So I made a decision to check drive a bunch of stretching apps to see if there have been any that will actually make me need to follow a consistent stretching routine. Turns out, there are 4 that I can really get behind and recommend.
Best overall: StretchIt
As a competitive athlete, StretchIt was my favorite stretching app since it takes the flexibleness aspect of fitness and makes it goal-oriented. You select your personal goals after which the app creates specific workouts and challenges for you based on those targets.
I feel that certainly one of my hang ups with getting myself to consistently stretch is that I often overlook the worth of stretching and I don’t see numerous progress with it. By having to discover certain goals, after which feeling like I actually have a customized routine tailored to me, I felt more motivated to really do the stretching routines on this app.
After each stretching class or workout, you possibly can rate how the stretches felt and this information is used to assist personalize the following suggested stretching workouts and challenges. (You may even upload progress pictures to the app to maintain track of improvements in your flexibility.)
- Price: $19.99 monthly or $160 per 12 months after the free trial
- Average customer review: 4.8 stars
- Pros: personalized routines, user-friendly interface, means that you can track progress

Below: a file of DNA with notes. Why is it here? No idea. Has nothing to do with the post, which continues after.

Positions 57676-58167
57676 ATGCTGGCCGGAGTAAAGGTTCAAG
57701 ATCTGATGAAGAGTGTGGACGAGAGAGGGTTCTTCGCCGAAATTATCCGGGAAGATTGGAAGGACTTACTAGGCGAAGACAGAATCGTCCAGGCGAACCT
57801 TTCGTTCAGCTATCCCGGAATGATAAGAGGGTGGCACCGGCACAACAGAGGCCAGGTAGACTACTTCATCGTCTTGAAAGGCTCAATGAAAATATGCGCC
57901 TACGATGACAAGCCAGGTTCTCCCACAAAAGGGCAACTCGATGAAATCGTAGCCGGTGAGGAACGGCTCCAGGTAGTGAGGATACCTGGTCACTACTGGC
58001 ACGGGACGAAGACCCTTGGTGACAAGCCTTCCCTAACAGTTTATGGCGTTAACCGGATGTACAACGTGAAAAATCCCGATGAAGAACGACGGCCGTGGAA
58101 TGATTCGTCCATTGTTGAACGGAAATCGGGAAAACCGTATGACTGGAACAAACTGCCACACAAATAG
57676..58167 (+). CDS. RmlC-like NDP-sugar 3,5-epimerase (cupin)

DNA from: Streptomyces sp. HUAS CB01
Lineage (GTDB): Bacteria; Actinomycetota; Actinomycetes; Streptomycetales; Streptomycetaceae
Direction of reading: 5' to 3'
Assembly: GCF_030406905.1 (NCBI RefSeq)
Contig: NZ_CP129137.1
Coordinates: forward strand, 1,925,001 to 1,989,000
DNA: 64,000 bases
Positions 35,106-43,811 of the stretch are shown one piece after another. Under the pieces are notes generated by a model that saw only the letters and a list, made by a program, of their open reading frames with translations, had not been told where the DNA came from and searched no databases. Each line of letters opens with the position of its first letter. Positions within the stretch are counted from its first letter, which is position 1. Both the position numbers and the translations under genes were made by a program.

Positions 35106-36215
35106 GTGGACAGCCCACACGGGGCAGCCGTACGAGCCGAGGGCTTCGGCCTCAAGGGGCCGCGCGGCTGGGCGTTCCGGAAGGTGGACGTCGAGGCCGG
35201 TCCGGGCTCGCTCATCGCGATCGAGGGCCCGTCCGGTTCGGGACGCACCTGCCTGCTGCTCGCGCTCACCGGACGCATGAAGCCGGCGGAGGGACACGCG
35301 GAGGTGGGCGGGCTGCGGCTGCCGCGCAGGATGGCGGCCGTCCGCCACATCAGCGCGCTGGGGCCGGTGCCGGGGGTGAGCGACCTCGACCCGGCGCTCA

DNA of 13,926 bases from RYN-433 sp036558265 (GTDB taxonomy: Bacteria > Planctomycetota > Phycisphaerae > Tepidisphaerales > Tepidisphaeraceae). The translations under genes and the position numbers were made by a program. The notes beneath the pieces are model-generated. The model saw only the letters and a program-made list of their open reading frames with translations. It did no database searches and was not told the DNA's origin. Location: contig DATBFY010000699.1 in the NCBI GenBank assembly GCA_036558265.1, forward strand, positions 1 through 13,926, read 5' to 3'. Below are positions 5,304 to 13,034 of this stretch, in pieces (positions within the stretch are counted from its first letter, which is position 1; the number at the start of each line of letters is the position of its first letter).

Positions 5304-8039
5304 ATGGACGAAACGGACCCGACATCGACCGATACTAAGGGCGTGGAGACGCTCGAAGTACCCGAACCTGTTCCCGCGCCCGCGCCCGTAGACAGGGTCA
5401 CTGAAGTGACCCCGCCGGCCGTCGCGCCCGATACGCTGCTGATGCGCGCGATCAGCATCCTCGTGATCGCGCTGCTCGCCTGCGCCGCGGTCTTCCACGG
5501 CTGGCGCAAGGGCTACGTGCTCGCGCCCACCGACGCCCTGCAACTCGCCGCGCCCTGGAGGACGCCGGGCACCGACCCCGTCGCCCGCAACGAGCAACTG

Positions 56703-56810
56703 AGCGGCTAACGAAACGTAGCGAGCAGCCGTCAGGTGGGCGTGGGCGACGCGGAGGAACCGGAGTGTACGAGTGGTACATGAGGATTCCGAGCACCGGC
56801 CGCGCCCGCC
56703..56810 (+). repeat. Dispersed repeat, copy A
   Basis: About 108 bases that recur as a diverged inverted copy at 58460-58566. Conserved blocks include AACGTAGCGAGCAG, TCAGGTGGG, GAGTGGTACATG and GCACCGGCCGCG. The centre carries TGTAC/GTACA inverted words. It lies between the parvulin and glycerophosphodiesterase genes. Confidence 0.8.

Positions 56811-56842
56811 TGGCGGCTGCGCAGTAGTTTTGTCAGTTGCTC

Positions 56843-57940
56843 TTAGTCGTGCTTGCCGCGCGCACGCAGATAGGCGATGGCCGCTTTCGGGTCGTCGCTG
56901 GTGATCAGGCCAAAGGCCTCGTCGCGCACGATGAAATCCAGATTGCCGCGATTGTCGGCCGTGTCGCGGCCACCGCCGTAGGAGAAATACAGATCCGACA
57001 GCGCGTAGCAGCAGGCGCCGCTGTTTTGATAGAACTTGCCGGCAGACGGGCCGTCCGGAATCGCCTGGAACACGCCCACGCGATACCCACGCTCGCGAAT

- Cons: expensive
Best for beginners: Stretch & Flexibility at Home
If you only need to learn the fundamentals of stretching, I’d recommend the Stretch & Flexibility at Home app. There is each voice and video guidance for all the stretches, which makes it super helpful for learning tips on how to stretch specific muscles. (Though to be honest, the audio instructions are a bit creepy since the voice is computer-generated.)
Another great feature of this stretching app is that there are specific routines based in your needs. For example, you possibly can select warm-up stretches, stretches to enhance flexibility, stretches to allow you to chill out before bed, or stretches for specific muscle groups that feel tight. This customization is a pleasant feature for anyone who just desires to get right right down to the precise stretches they’ve the time and wish for without numerous filler. For instance, as a runner, I particularly liked that there are stretching workouts designed for cooling down after a run or loosening up tight muscles from running.